Guiana Shield

Last updated
Guiana Shield
Map of the Guiana shield.png
Political map of the Guiana Shield
Coordinates: 5°08′36″N60°45′45″W / 5.14333°N 60.76250°W / 5.14333; -60.76250 Coordinates: 5°08′36″N60°45′45″W / 5.14333°N 60.76250°W / 5.14333; -60.76250
Region South America
Cerros de Mavecure, Guainia department, Colombia Cerros de Mavecure (Guainia, Colombia).JPG
Cerros de Mavecure, Guainía department, Colombia
Devil's Canyon in the Canaima National Park, Venezuela Salto Angel - Canon del Diablo.JPG
Devil's Canyon in the Canaima National Park, Venezuela
Map of the Guianas Guyanas.svg
Map of the Guianas

The Guiana Shield [1] (French : Plateau des Guyanes, Bouclier guyanais; Dutch : Hoogland van Guyana, Guianaschild; Portuguese : Planalto das Guianas, Escudo das Guianas; Spanish : Escudo guayanés) is one of the three cratons of the South American Plate. It is a 1.7 billion-year-old Precambrian geological formation in northeast South America that forms a portion of the northern coast. [2] The higher elevations on the shield are called the Guiana Highlands, which is where the table-like mountains called tepuis are found. The Guiana Highlands are also the source of some of the world's most well-known waterfalls such as Angel Falls, Kaieteur Falls and Cuquenan Falls.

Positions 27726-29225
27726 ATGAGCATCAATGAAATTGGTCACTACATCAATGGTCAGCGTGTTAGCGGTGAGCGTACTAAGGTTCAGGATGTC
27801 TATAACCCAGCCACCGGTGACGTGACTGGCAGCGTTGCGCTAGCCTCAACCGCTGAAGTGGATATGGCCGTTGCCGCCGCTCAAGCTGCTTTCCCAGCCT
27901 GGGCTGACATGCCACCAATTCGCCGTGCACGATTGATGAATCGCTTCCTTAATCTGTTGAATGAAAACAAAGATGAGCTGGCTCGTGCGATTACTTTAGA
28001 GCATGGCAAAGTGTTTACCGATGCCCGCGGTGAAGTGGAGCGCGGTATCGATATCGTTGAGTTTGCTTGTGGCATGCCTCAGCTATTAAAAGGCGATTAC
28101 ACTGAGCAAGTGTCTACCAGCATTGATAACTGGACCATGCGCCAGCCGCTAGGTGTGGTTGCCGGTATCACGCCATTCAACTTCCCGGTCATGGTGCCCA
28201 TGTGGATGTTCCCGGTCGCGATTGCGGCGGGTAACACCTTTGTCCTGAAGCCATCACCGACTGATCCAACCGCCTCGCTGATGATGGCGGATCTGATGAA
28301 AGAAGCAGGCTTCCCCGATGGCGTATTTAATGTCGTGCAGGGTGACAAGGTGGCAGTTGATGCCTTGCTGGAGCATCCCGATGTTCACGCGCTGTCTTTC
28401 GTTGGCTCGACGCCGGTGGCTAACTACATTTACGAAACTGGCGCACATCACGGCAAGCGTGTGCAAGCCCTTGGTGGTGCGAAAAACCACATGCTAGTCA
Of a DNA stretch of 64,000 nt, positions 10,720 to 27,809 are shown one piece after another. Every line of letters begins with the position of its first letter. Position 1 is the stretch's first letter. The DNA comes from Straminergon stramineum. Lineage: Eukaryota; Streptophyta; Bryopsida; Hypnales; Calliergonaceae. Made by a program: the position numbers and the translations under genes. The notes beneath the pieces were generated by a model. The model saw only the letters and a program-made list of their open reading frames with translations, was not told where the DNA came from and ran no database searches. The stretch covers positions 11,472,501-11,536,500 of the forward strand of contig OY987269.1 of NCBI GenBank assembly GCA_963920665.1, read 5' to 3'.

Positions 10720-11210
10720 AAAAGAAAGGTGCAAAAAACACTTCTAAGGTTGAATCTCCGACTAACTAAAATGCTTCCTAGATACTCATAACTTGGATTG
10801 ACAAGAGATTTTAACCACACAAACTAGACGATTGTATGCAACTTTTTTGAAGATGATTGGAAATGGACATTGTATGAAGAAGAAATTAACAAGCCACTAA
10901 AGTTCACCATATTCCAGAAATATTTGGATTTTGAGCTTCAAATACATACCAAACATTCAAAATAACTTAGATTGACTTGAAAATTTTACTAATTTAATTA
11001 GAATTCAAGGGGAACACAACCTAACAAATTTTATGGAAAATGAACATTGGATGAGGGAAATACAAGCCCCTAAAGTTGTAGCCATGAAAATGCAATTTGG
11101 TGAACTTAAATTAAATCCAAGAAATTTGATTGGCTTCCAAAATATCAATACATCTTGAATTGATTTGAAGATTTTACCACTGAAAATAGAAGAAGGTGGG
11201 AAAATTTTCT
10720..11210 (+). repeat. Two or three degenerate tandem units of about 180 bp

The Guiana Shield underlies Guyana (previously British Guiana), Suriname (previously Dutch Guiana) and French Guiana (or Guyane), much of southern Venezuela, as well as parts of Colombia, and Brazil. The rocks of the Guiana Shield consist of metasediments and metavolcanics (greenstones) overlain by sub-horizontal layers of sandstones, quartzites, shales and conglomerates intruded by sills of younger mafic intrusives such as gabbros. [3]


The oldest rocks in the shield consist of Archean Imataca Complex, composed of a quartz-feldspar gneiss and subordinate mafic gneiss. The Guri Fault marks the southern boundary of the complex. South of that fault are Early Proterozoic rocks consisting of the metavolcanic Pastora Supergroup and the granitic plutonic Supamo Complex. The Cuchivero Group consists of ash flow tuff and granitic plutonic rocks. The Early to Middle Proterozoic Roraima Group consists of continental clastic sedimentary rocks. These Precambrian sediments include quartz sandstones, quartzites, and conglomerates presumed to be 1.8 to 1.4 Ga in age. [4] [5]